In earlier times, I've been used to staying by kilns, nursing them carefully, turning up the power zone-by zone, watching the pyrometer dial, plotting temperature-rise on a graph at fifteen-minute intervals, ohhhh, the electric ones were the easiest.
But gas, oil, or, heaven-forbid, wood... Chopping wood, feeding fireboxes, raking ashes, constantly monitoring not just the temperature rise, but also the atmosphere, the proportion of free oxygen in the kiln. It's vital... The amount of excess oxygen determines the optimum rate of temperature rise, but also is critical to glaze colour development, for instance, a glaze that fires, in oxidation, as in an electric kiln, to a pale blue/green, might be a deep, ox-blood red if the kiln is starved of oxygen, and the copper-oxide in the glaze is in reduction.
Really, I'm a pyromaniac, and I yearn for a kiln full of roaring flames. But I can't just at the moment, in the town... so soul-less electricity must suffice.
I need to learn so much stuff all over again, things I once knew without realising I knew them.
I'm lazier now, so I just dug out from long storage my trusty kiln controller, made by Hermes GMBH, of Essen, Germany. I'm hoping to put it back into use after twenty years packed away. I've just emailed them, hoping that they might have the instructions still, probably not, maybe nobody in the company even remembers this model!
Update: Reply received this afternoon, with a pdf attached of the instructions.
Top marks for Hermes Electronic GMBH, if only all companies were as helpful and efficient.
How many companies do you think would do that for an item they sold over twenty years previously?
Thank you, Petra Senicar, at Hermes.
Once, long ago, I had a slight problem, the firing would have shut down overnight, and the controller would show a fault code. The supplier I bought it from knew nothing of the fault codes. So I wrote to Hermes, in Essen, and a few days later my telephone rang, with a helpful man, speaking very good English, who gave me all the fault codes. The one I was getting related to a spike on my electricity supply. Hermes also sent the list of fault codes to me, and their engineer told me if I had further problems they'd send someone to sort it out.
I bought the controller in about 1985 or 1986, and used it to control three kilns (not all at the same time). After a modification to the power supply, it worked flawlessly, capable of automatically controlling the kiln according to programs set by me.
Overkill, somewhat, as it's capable of storing more different programmes in more complexity than I would ever need.
(30 programmes, each with sixteen 'ramps')
Prior to using the Hermes controller, I had a bad experience with a different controller made by a British firm, that was not properly calibrated, the supplier, on hearing me say "It seems to be showing the wrong temperature", said "It can't, it's computerised so it must be right."
Computers are never wrong. Ever.......
Well, strange things were happening in my firings, I thought, well, if XXXX* Kilns say the controller's not wrong, then it must be the clay, but the clay supplier denied it, said nobody else had complained. Yet I was getting bubbling and bloating in my clay when fired to stoneware temps. So I took samples to fire in someone else's kiln. And there it fired just as it was supposed to..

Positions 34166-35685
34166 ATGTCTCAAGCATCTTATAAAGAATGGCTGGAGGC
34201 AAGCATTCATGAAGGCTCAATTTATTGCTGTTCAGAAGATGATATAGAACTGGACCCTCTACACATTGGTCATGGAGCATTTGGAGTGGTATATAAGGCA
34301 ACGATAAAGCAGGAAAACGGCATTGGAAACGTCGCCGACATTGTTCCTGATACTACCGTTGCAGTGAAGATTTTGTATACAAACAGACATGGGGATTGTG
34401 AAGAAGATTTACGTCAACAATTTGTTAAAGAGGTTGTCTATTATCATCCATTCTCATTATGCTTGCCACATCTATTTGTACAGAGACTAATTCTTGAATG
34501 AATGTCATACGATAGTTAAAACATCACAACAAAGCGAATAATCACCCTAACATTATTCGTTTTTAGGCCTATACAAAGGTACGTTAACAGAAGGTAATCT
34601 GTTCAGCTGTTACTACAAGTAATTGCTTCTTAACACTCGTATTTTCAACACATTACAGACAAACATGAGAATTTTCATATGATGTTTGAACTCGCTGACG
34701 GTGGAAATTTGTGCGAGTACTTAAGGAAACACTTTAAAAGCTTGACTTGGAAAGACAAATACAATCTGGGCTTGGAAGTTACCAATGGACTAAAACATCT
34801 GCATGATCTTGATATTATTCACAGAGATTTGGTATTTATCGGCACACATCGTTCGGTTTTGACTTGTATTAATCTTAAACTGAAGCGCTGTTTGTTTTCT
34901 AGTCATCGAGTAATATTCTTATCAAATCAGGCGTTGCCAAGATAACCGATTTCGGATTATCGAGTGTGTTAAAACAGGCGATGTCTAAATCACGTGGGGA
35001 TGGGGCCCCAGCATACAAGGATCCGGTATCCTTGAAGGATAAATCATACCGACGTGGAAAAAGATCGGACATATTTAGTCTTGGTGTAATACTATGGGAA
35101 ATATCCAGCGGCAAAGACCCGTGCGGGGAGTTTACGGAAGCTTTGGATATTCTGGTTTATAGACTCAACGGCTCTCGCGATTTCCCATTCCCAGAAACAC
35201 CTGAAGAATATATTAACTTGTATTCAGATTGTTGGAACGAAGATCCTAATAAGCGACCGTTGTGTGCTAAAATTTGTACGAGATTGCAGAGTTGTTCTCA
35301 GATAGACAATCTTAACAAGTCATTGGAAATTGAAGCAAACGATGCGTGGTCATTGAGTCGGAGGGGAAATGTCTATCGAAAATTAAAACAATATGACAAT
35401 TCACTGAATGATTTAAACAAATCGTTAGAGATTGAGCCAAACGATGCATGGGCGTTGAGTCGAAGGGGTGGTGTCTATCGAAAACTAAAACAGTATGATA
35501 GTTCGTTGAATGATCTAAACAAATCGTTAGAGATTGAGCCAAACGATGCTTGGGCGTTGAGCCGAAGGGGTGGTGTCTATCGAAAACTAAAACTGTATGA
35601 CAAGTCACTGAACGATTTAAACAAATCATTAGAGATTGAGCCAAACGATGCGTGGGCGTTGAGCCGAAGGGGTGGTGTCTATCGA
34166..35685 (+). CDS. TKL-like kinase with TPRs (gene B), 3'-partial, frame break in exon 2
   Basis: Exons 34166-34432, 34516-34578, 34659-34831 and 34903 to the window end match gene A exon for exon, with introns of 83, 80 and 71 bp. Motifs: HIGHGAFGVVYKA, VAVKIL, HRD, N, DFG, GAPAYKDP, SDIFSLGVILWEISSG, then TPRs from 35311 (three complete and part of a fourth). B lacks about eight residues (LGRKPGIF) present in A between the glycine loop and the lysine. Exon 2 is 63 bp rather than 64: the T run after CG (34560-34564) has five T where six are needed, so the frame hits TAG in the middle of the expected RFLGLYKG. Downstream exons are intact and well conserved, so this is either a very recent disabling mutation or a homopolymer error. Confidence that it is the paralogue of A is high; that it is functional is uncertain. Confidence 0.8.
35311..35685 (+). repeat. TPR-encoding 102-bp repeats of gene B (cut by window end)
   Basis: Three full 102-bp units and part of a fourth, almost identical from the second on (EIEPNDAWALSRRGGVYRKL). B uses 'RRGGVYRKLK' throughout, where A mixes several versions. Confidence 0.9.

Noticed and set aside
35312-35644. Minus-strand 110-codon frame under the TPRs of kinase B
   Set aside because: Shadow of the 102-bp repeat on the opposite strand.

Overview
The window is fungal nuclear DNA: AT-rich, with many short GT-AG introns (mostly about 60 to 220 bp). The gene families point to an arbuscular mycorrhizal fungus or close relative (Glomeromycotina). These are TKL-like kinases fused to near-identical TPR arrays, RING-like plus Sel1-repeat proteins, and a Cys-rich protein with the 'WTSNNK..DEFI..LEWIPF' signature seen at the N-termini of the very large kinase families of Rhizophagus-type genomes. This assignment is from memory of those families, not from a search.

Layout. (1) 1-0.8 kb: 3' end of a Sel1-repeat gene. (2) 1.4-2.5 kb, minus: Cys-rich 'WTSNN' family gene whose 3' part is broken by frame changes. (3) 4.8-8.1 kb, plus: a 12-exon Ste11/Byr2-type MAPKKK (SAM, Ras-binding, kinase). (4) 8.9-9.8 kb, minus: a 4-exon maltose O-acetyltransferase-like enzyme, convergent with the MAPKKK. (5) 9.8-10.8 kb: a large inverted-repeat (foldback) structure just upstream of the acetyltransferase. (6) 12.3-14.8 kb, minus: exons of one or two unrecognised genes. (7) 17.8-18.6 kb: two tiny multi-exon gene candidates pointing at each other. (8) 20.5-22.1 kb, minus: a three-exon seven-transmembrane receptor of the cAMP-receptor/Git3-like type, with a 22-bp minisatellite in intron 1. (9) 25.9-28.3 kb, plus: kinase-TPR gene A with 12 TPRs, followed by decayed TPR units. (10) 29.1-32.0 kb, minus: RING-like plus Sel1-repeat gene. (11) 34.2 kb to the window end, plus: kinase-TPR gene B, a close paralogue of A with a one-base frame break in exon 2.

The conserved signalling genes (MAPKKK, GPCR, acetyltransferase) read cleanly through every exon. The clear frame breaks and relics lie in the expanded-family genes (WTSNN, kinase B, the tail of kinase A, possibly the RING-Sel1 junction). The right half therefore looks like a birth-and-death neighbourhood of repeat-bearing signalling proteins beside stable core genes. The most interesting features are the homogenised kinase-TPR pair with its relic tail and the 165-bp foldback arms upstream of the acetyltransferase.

I'm a resourceful and persistent person if I need to be, and I was certain my kiln controller was lying, I used Orton Cones, which suggested the kiln was overfiring, so the next step was to verify the temperature. How?
How do we measure a kiln's temperature?
Inside the kiln, there is a probe. A porcelain tube protects a wire junction, where a pure platinum wire is joined to an 87% platinum /13% rhodium wire. If a circuit is made, then heating of that junction will cause an electrical current to occur, the voltage being prising with the temperature.
Polynomial for thermocouples, coefficients vary depending on materials used at the hot junction.
This was sufficient to find the controller guilty. The suppliers themselves did not seem to know how it worked, whether it calculated the temperature using the polynomial, or whether, more simply, it just looked it up against a stored set of tables....
For instance, at 100 degrees Celsius, a type "R" thermocouple produces 647 microvolts, 1923 microvolts would indicate 250 degrees, 10503 would be 1000 degrees, and so on, I was firing to between 1280 and 1300 degrees, (14343 to 14624 microvolts) The bad controller was indicating 1200 when the probe was giving an output of 13922 microvolts, or 1250 degrees. No wonder my early firings were proving disastrous. It cost me a lot of money, in lost work, unsaleable pots, kiln damage, burnt out elements. It taught me never to believe a supplier who claims his product can't be wrong, and that it's always worth asking for help if you have a problem. There are good people out there.
They took the controller back, replaced it with the Hermes one, a much more expensive device. I wanted to sue them, but realised that rather than getting embroiled in lawyers, I should just concentrate on potting and trying to rebuild my business.
All this, of course, was before the internet, I phoned people, turned up at their door, wrote letters and waited two weeks for a reply, Ha!
Seems crazy now, when I can google a type "R" lookup table...
*- company name removed, to be fair, it's a long time ago, the guy who was so unhelpful probably no longer works there, I bear them no lasting ill-will, though the lost production, time, and costs were a significant factor in the failure of my business.